And the House Republican Conference Chair -- the highest ranking Republican woman -- made the decision not to run again for Republican leadership, after Steve Scalise announced he was going to run for House minority whip, a position McMorris Rodgers had been considering seeking. Rep. Liz Cheney of Wyoming ran unopposed for the position McMorris Rodgers held for five years. McMorris Rodgers has since said she'll pursue a top position on the Energy and Commerce Committee.
Still, as we walk through her neighborhood in Spokane, she talks about growing up on a farm in Kettle Falls, Washington, where no one in her family had attended college. She was the first.
And McMorris Rodgers remembers her 25-year-old self -- who had to be prodded to run for office in the first place.
"I had a lot of doubts and like a lot of women I told myself every reason why I shouldn't do it," she remembers.
"Some individuals who encouraged me, who saw something in me that I didn't see in myself and tapped me on the shoulder and say, 'Cathy, we think you should do it, we think you have something important to offer,' and I'm grateful for that," she adds.
She is hardly alone. Women, whatever their profession, tend to have a harder time feeling ready for a job, even though in most cases they are more than prepared.
"I think there's something in us that ... sometimes we're our own worst critic and instead of really focusing on what we have to offer and celebrating who we are, and our strengths, we can get caught up on the things we shouldn't be focusing on," she notes.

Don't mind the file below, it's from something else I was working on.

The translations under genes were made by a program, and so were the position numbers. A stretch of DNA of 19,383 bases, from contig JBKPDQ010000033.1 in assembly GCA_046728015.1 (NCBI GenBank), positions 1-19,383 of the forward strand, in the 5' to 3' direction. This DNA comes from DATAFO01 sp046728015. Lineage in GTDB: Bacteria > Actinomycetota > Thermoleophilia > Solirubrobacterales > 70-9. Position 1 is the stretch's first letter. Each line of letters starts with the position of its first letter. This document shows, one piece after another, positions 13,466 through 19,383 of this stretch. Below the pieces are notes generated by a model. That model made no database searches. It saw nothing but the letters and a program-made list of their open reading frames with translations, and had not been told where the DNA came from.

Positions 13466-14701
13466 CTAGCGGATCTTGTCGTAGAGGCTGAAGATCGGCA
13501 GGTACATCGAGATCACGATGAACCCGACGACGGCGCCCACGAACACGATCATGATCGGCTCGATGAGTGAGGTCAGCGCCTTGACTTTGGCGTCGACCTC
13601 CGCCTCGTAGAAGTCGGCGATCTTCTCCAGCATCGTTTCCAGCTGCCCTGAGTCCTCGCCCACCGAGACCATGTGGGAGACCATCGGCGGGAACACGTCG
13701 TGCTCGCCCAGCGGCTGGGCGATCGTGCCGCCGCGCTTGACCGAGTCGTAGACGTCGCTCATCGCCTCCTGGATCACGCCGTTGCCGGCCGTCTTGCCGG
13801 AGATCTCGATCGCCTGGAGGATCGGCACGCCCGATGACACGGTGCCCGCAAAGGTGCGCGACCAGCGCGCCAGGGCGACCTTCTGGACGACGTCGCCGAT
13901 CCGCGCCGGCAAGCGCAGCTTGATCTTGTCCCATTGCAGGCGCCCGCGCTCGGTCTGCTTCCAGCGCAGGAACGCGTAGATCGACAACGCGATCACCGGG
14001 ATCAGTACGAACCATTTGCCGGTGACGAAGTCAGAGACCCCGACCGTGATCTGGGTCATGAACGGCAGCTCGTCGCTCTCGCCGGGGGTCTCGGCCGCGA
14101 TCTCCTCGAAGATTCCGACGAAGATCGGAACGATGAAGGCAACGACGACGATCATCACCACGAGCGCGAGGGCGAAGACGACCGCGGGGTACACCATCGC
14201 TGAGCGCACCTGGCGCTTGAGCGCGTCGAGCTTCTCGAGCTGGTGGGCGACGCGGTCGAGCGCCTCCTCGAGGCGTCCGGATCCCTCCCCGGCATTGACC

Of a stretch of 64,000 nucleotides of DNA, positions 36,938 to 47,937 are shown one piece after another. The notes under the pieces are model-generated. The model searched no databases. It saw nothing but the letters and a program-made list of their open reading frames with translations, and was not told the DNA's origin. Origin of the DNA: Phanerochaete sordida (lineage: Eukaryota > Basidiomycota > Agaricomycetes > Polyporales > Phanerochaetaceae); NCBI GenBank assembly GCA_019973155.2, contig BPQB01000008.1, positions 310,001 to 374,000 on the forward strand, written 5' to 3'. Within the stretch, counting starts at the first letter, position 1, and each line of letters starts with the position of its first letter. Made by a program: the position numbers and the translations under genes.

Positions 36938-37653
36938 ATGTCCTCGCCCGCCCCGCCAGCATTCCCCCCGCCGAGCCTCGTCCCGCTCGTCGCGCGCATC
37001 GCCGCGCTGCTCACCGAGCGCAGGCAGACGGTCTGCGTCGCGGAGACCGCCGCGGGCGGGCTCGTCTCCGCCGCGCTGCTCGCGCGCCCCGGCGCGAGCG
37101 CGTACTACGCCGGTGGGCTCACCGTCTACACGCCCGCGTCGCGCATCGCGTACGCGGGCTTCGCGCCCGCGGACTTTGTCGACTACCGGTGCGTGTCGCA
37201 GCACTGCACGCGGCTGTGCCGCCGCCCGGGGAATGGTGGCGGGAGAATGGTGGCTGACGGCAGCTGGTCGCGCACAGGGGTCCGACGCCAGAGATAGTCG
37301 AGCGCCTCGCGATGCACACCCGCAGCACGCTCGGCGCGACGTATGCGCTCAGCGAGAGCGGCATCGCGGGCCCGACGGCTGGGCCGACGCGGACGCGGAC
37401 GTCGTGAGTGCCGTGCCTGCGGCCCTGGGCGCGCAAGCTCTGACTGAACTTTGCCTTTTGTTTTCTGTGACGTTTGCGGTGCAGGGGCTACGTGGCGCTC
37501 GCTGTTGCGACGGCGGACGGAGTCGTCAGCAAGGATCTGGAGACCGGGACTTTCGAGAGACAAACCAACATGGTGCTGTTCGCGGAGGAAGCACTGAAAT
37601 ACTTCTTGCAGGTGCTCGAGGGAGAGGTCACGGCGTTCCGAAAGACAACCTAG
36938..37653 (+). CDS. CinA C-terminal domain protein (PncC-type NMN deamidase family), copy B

McMorris Rodgers is trying to make sure the new generation of women running for Congress has the help and the nudge that she appreciated so many years ago.
"I have made it a priority especially since I've been elected to Congress to reach out to other women and to do likewise because in recruiting women to run for office I hear them saying the same thing that I told myself," she says. "And yet it's very important that they be encouraged to take that step."
How do you do it all? When will we stop asking?
McMorris Rodgers often is asked how she does it all. A key answer is that her husband, a retired naval commander, is now a stay-at-home father.
"He'll tell you it's harder than anything he did in the Navy," she says with a smile. "And yet, I'm so grateful that he's doing that for our kids. He is carrying that load and being with them day in and day out. I mean it puts my heart at ease, those times when I am away longer than I would like to know that the kids are with Brian."
She is happy to serve as a role model for working moms, and hopes her story can inspire other women to follow in her footsteps.
"Whenever I talk to another woman whether they're married, or not, have kids, the first question they asked me is 'how do you do it?' And it's a lot of other people that make it possible, but if I can do it other women can do it," she says.
But McMorris Rodgers looks forward to the day when women like her aren't asked that question: how do you do it all?
"Men have done it one way and we become accustomed to the way that men may approach serving in Congress, having families, doing their roles. And women are going to do it a little different, and so it's still somewhat new," she explains.
"Sometimes we get caught up in how someone is doing it rather than just being focused on, wow she's she's getting it done, she's making a difference," she says.
She's admits -- that may take some time.